I feel that this post is the most important one I’ve ever written, and I hope you read it. Below I lay out a framework for making important lifestyle choices.
There’s been much ado in the news recently regarding a Danish study about drinking during pregnancy. Before you rush to organize your local mother/fetus pub crawl, let’s talk a little bit about the purpose of studies and why you should often ignore them.
Some types of studies help solve a problem that common sense could not. A few years ago, studies revealed that compression-only CPR is probably superior to compression-and-rescue ventilation CPR. If you come across a person lying unconscious in the street, the decision is a no-brainer – you should use the chest-thrusting motion to try to revive them as opposed to a combination of that and mouth-to-mouth. There is no tradeoff for you, unless the victim happens to be extremely attractive. Studies like this save thousands of lives.
Other types of studies are what I call wager-based studies – a study that measures the riskiness of a behavior which provides some sort of benefit to the participant (e.g. the social enjoyment benefits of alcohol vs. the risk of harm to the child).
I suppose I should clarify something at this point. The headline of this blog post was intentionally misleading – I don’t actually hate studies. Studies are incredibly useful for advancing our understanding of our world, our bodies, and science that surrounds us. But, due to their extremely narrow focus, they rarely have real-world applicability.
The biggest problem is that the media, whether due to sensationalism or stupidity (probably both), often misinterprets a study and propagates false conclusions. Fox News published an article about this one entitled “Low to Moderate Drinking in Early Pregnancy Deemed OK for Children.”
Let’s look at the actual scope of what our Danish friends examined. Like most studies, it researched only a very narrow set of conditions: it showed that there was no difference between the IQ, attention span, executive functions, and self control of 5 year old children whose mothers drank less than 8 drinks per week during pregnancy vs. mothers who abstained completely.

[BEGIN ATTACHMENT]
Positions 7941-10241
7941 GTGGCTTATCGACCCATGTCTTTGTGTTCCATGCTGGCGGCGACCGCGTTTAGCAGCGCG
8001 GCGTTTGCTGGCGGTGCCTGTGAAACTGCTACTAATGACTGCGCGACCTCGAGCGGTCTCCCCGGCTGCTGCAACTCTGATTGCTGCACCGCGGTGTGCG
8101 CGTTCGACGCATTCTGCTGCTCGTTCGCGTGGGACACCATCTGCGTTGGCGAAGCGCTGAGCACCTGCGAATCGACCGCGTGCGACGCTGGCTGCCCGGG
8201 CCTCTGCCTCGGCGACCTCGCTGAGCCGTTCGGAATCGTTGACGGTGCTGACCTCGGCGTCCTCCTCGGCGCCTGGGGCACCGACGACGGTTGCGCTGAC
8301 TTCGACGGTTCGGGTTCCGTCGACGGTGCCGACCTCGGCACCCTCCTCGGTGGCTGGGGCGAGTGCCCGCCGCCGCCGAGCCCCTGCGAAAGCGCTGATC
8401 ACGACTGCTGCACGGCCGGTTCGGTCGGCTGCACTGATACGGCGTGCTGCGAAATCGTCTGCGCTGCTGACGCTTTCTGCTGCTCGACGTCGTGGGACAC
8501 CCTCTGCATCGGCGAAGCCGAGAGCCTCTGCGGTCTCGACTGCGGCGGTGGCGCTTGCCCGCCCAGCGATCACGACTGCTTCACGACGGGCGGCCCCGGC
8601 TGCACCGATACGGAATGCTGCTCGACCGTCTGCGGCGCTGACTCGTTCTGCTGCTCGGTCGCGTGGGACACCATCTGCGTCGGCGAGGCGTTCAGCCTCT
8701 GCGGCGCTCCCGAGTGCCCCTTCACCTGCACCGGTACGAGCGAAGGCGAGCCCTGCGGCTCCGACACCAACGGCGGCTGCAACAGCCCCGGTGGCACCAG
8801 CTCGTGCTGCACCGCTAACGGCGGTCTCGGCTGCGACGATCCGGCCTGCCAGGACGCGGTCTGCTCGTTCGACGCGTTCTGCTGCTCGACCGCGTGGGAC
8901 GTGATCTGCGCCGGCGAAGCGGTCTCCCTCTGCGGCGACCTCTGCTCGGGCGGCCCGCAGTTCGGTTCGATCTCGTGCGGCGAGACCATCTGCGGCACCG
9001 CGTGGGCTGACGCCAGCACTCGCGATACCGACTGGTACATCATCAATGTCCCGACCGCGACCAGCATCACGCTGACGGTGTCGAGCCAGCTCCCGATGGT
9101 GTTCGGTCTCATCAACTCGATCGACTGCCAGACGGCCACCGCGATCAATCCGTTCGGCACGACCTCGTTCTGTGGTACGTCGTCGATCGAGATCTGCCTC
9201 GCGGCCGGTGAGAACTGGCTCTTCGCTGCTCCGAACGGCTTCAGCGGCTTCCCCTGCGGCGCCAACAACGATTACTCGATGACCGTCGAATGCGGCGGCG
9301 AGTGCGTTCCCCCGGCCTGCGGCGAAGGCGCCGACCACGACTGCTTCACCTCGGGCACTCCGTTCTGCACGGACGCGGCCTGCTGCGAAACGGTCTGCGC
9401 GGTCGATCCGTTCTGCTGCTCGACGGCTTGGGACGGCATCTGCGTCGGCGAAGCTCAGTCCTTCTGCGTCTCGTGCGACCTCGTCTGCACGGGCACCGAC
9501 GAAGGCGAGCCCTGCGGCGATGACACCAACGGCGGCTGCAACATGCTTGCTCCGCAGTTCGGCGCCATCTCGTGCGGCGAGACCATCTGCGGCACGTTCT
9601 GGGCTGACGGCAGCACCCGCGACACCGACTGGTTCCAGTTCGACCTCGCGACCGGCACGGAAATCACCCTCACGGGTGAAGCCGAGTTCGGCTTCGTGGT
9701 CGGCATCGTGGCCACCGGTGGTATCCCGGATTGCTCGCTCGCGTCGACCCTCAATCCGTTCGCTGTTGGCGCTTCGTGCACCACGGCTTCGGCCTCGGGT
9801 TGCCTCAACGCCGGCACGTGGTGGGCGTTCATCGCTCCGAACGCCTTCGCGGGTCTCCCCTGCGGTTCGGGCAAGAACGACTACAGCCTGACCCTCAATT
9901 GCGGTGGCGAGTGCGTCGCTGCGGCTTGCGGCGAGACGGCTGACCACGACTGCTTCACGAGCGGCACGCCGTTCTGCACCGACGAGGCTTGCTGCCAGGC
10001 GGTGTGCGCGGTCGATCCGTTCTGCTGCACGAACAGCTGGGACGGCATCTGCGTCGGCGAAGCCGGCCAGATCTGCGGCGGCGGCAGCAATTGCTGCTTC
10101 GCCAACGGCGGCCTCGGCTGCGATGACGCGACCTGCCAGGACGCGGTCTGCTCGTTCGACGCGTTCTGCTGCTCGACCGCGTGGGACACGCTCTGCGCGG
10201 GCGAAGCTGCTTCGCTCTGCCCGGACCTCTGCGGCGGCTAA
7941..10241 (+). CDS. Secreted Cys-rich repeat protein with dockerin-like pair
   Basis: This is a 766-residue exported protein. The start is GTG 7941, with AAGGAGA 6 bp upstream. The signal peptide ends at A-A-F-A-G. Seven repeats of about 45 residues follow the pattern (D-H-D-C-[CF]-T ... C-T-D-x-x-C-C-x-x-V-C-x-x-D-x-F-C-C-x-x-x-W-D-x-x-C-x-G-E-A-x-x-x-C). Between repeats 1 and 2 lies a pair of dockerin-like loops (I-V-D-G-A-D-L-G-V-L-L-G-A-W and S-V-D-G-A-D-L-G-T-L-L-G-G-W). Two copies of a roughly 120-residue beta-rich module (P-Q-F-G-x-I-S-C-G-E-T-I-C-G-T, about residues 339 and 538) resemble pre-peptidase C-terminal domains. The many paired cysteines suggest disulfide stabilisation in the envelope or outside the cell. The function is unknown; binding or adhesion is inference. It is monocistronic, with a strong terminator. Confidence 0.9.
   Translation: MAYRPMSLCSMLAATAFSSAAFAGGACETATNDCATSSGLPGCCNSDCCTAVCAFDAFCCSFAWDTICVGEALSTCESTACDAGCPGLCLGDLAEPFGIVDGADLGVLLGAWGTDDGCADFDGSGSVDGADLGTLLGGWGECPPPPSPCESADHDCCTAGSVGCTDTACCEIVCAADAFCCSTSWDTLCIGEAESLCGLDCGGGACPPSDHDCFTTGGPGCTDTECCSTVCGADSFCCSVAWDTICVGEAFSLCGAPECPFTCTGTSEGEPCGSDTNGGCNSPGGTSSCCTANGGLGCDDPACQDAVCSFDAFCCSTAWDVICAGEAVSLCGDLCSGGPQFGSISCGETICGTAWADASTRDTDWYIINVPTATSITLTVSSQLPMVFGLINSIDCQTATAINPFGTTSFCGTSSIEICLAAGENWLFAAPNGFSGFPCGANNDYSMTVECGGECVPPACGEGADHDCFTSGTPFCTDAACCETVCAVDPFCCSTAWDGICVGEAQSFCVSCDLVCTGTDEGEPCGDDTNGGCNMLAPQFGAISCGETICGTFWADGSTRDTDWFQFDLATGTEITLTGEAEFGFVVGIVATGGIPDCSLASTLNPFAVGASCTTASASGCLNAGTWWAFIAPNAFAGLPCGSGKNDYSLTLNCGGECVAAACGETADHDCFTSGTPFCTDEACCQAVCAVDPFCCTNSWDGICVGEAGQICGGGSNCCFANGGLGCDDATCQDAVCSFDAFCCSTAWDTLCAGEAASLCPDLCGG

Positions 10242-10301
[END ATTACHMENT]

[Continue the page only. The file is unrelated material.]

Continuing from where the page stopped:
In other words, the study answers this question: “will my 5 year old be less intelligent if I drink while pregnant?”
But that conclusion is useless because it doesn’t answer the real-world question that you’re unconsciously asking. You’re seeking the answer to a value judgment: “should I drink during pregnancy? Contrary to the Fox News headline (gasp!), the study didn’t address that topic at all – it simply revealed that the wager is a little less risky than we previously thought it was.
Our life path, physical health, and relationships all depend on how we approach these value judgements. Studies can’t show us how drinking during pregnancy may affect a person’s ability to negotiate complex contracts, make beautiful art, or become a successful novelist. We’ll never know if children of mothers who drink may be more likely to settle for an average relationship instead of pursuing earth-shattering love. Or worse, perhaps they’ll be predisposed to enjoying reality TV and gossip magazines.
When the sacrifice is minimal and the potential risk is large, ignore the studies and use common sense to make a value judgement. We all know that alcohol isn’t the greatest thing for the human body, and so it would be reasonable to think that it probably isn’t so great for a developing fetus, either. A study that rules out one small, possible risk won’t change my mind on that. Neither will ten or a hundred studies, for that matter. If I were a pregnant woman, the benefit of nine months of drinking would not be worth the yet-undiscovered potential risks.
Similar reasoning would lead you to use a cell phone headset, despite the lack of conclusive evidence showing that cell phone radiation causes brain tumors. Do you really want to wait for concrete evidence to exist? I’d personally rather be ahead of the curve, and you’ll often find that the scientific studies trail painfully far behind it.
This philosophy is called the precautionary principle and you’re already using it more than you think. If you could rob a bank and get away with it, would you do it? If you answered no, your subconscious is probably reasoning that the financial benefits are not worth the potential risk of punishment in the afterlife – even though that risk is completely unproven and you may not even consider yourself religious.
Sometimes you’ll decide that the benefits are worth the risk, and that’s OK, too. Though I know that alcohol is bad for my health, I (attempt to) drink in moderation because I feel that the experiences it brings me outweigh the possible damaging effects. As my personal philosophy evolves and my priorities in life shift around, that value judgement may change as well.
This framework for decision making has most recently led me to start eating 100% organic, or at least as close to it as possible. Though studies may not show a statistical difference between people who eat organic and people who do not, I’m willing to wager that I’m probably better off without chemicals and antibiotics in the food that I eat.
I’ve also decided to eat a Paleo diet, which consists of foods that can be hunted, fished, and gathered. It calls for you to eliminate grains, dairy, and processed foods. Though no conclusive evidence exists to prove that gluten and dairy are unequivocally bad for you, the arguments that I’ve read against them make a lot of sense to me.
And if I reach the End of Days and discover that I was wrong, I’ll have the rest of eternity to think about whether I should have spent my time on earth robbing banks and eating Big Macs.
But something tells me I’ll be OK.
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Un abrazo fuerte,